The newspaper headlines which greeted the First Minister on Wednesday morning were the most uniformly hostile since he took office in 2007.
Even during the release of the Lockerbie bomber and long-forgotten rows over Donald Trump's golf course, Salmond received mixed reviews. But the admission that SNP ministers had never had official legal advice to support their longstanding case that an independent Scotland would automatically be in the EU and avoid the Euro changed all that.
The fact the Government had launched a court action, at a cost to taxpayers of £12,000, to avoid admitting it earlier added to the scorn and provided a field day for the opposition.
Citing a recent BBC interview in which the First Minister seemed to say legal advice did exist, Labour felt sufficiently emboldened to call him "a barefaced liar" and ensured lurid coverage.
With the uproar about non-existent advice coming on the same day two MSPs quit the SNP over Nato policy, shaving its Holyrood majority to two, the term "scomnishambles" was coined on Twitter to try to convey the sense of mounting crisis.
The pro-Union parties proclaimed the SNP's case on Europe had unravelled, and asked what else the SNP were confidently asserting about independence without solid evidence to back it up.
At First Minister's Questions on Thursday, Labour leader Johann Lamont hammered home the point.
This wasn't just about the EU, it was about trust – trust in Salmond and trust in his key policy.
"How can this country have an honest debate about our future when we cannot trust a word that Alex Salmond says?" she said.
But are Labour and the other pro-Union parties confusing a lousy few days for the SNP with a game-changing moment in the referendum campaign? After all, a recent poll found 71% of Scots put most trust in the Scottish government to act in the country's best interests, compared to 18% placing their faith in Westminster.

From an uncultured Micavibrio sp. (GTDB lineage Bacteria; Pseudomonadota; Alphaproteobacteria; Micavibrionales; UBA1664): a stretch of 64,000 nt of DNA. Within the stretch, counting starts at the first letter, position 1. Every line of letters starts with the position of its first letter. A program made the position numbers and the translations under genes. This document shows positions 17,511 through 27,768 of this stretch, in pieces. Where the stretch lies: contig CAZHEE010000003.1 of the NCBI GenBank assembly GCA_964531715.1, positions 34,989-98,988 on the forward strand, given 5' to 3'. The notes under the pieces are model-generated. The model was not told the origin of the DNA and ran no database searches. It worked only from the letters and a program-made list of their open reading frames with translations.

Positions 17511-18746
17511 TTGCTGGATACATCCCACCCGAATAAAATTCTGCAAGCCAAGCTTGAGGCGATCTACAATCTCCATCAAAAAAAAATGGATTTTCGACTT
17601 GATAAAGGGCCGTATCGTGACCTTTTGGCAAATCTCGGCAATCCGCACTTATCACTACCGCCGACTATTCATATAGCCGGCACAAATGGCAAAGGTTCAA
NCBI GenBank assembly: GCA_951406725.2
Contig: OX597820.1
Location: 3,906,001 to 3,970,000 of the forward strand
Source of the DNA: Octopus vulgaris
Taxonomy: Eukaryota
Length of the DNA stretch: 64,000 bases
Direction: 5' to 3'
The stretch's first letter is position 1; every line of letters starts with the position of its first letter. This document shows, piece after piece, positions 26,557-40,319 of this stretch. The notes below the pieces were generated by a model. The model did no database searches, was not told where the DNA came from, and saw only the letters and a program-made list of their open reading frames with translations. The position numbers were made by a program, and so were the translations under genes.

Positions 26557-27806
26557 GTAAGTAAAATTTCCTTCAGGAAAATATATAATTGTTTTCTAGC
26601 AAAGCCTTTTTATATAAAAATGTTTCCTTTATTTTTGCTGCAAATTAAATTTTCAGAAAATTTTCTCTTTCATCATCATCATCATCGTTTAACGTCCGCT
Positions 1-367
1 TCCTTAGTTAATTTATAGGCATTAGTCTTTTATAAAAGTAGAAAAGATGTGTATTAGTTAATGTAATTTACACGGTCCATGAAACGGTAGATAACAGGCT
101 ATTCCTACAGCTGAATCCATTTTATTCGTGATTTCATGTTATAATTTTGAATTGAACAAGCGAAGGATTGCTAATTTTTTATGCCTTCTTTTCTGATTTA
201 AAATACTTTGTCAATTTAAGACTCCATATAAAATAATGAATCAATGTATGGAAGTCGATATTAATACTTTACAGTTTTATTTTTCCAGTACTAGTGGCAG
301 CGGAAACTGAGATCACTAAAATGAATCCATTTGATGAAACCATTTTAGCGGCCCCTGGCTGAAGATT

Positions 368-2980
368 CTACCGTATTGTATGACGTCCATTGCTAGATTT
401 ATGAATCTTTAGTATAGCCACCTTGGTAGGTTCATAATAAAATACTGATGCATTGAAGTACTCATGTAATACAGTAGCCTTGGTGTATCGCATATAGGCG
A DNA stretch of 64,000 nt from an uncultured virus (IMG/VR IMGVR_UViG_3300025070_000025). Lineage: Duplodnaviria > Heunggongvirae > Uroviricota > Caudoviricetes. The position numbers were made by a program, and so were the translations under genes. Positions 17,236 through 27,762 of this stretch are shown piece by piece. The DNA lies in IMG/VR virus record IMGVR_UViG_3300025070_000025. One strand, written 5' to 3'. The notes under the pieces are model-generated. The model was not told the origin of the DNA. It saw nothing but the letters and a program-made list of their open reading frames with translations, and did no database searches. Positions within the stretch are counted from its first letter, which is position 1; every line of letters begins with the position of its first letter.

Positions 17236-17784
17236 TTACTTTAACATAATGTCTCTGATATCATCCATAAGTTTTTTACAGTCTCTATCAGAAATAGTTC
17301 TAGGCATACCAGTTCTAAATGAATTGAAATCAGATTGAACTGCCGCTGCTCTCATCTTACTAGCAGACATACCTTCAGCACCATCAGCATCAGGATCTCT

A senior SNP insider is cheerily dismissive. "Labour say trust is an issue, so they've tried to shoehorn the events of the week into that frame, but for most people it was an arcane process issue – it didn't resonate.
"We're happy to focus on trust because there's a lack of trust in a Westminster government which imposes welfare cuts and can't manage the West Coast main line. That impacts on people's lives." Yet Labour are sure that "trust" is the chink in Salmond's armour and thanks to it they've found the over-arching theme of the referendum, one that can be adapted to almost any issue over the next two years."
Sources say the party's private research has identified Salmond's "trust issue" as one of his greatest liabilities with voters.
Where Lamont is seen as "authentic" and "honest", Salmond is seen by many people as neither.
Now Labour, the driving force behind the Better Together campaign for a No vote in 2014, intend to turn that chink into a crevasse.
If they can discredit the messenger, they can discredit the message, goes the theory.
It is not meant to be pretty – calling Salmond a liar shows that – but they think it can work.
"Trust is an issue," said one Labour
strategist. "People say, 'Oh yes, Salmond's a decent, big figure' but they don't really trust him. And in the independence debate, the message-carriers are important. So we're pushing hard on that.
"But it's also Europe. If you say independence equals the euro, support for it plummets. And this week every newspaper said he was a liar on the subject."
By itself, the EU row is unlikely to cause much damage – much of the argument has already sunk into semantics – so Labour are hoping for a cumulative effect, with the SNP made to back down on a series of past claims about independence.